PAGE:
A credit report and telecredit check

A review of a buyer’s creditworthiness requires accurate credit history information on the buyer. Credit history obtained from reporting agencies includes consumer credit reports and telecredit checks.

The telecredit check reviews the buyer’s check writing history and informs the agent if the buyer has written bad checks in the past.

A consumer credit report contains information about a consumer’s creditworthiness or credit score (FICO) standing supplied by a consumer credit reporting agency. The credit application form can require the buyer to cover the cost of the credit report.

A credit report does not assure the future performance of the buyer to repay the note, nor does the report demonstrate the buyer’s ability to pay.

Properly reviewed, a credit report helps to establish the buyer’s past performance paying money obligations as agreed. Money obligations include amounts owed on loans or financing agreements, on judgments or tax liens or for late penalty charges on retail and bank credit accounts.

The credit report is used by agents to establish an individual’s eligibility for:

  • credit to be used for personal, family or household purposes;
  • employment purposes; or
  • rental of a dwelling unit. [CC §1785.3(c)]

When the carryback transaction involves a carryback note of $150,000 or more, a consumer credit report will also contain information not otherwise available in a credit report, regarding:

  • bankruptcies predating the report by more than ten years;
  • civil suits and judgments predating the report by more than seven years;
  • paid tax liens or accounts predating the report by more than seven years; and
  • records of criminal activity predating the report by more than seven years. [15 United States Code 1681c(b)]

Carryback sellers seeking credit information must identify themselves to the reporting agency, state their purpose for seeking the information and certify the information will be used for no other purpose than stated. [CC §1785.14]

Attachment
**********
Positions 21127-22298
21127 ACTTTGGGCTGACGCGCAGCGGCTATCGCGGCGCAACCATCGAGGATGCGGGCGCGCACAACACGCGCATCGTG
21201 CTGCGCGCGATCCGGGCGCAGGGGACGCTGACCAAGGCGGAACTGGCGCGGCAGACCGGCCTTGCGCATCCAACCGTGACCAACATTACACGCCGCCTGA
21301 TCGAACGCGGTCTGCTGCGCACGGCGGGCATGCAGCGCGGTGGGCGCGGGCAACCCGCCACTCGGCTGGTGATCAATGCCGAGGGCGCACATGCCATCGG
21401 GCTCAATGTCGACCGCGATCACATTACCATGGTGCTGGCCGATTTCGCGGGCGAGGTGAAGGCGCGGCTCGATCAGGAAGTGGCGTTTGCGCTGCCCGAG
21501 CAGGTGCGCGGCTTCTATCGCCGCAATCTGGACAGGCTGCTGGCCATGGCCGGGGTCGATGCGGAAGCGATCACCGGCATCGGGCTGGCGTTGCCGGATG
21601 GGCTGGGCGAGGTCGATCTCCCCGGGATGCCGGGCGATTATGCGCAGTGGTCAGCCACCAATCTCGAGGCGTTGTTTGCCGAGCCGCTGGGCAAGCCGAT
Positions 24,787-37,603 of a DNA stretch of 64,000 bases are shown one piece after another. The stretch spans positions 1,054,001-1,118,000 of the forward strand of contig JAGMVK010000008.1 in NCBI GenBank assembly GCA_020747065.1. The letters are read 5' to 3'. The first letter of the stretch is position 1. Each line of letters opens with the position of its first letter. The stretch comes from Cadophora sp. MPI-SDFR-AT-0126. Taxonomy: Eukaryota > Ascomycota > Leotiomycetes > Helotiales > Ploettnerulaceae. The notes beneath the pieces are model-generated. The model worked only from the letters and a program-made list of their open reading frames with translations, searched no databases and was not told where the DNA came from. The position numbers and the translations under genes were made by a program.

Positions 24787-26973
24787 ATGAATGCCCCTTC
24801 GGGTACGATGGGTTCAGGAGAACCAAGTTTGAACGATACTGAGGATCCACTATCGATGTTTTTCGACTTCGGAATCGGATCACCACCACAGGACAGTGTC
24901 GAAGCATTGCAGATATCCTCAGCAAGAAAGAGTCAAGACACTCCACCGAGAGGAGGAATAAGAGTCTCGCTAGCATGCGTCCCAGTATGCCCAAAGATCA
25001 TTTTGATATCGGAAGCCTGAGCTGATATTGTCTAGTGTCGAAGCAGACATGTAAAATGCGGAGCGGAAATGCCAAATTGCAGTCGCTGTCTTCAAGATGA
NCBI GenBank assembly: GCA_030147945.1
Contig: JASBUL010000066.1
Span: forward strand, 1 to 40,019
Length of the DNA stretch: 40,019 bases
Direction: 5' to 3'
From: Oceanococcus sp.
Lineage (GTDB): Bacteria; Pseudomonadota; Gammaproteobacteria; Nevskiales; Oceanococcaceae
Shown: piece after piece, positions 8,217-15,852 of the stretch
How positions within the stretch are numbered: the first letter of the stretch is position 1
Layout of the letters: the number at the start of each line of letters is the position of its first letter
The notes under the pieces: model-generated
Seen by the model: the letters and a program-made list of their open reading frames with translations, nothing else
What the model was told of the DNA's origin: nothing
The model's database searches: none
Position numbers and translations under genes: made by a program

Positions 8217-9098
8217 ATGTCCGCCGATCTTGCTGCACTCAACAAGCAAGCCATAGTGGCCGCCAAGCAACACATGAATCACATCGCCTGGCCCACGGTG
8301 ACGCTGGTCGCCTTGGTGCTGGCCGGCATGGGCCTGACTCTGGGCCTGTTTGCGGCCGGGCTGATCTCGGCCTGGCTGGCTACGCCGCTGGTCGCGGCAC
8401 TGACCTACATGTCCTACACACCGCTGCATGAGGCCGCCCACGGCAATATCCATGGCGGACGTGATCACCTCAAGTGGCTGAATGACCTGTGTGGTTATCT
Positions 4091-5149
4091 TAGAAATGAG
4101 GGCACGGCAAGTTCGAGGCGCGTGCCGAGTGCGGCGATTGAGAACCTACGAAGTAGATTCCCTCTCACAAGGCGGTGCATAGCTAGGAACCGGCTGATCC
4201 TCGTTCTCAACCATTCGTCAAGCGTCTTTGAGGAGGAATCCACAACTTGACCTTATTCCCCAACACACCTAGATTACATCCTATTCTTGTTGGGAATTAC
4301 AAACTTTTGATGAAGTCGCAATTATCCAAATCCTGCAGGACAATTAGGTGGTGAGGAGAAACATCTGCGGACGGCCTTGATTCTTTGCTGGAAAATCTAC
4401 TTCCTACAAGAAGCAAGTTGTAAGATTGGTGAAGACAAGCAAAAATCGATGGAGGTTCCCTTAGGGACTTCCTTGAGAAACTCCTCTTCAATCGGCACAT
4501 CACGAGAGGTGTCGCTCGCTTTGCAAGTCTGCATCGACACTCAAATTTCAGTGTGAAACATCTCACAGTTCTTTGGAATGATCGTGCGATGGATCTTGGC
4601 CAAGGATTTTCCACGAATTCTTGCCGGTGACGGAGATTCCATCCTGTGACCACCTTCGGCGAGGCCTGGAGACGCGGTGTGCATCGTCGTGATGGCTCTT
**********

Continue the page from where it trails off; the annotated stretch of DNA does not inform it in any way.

A listing agent seeking information on a buyer will be refused a credit report unless the buyer signs a release form for the information, a provision typically included in credit application forms. [See first tuesday Forms 203 and 302]

The release requirement is waived if the listing agent or his broker is a member of a credit reporting agency’s credit association. Credit reports are provided at a preset cost-per-request by the agency to the agent or broker member for a one-time membership fee and a minimum monthly billing.

Membership in a credit association requires applicants (agents or brokers) to have their own creditworthiness reviewed by the agency.

The credit reporting agency will provide the necessary notice to the buyer being investigated.

Although necessary for completing a credit clearance, a credit report does not contain information on the buyer’s capacity to pay, called net worth, or his likelihood to commit a crime.

Financial statements for income and worth

Two financial aspects of a buyer’s ability to perform on the carryback note must be investigated by the seller and his listing agent:

  • the ability of the property’s income to cover the expenses and carry the debt service if it is income-producing; and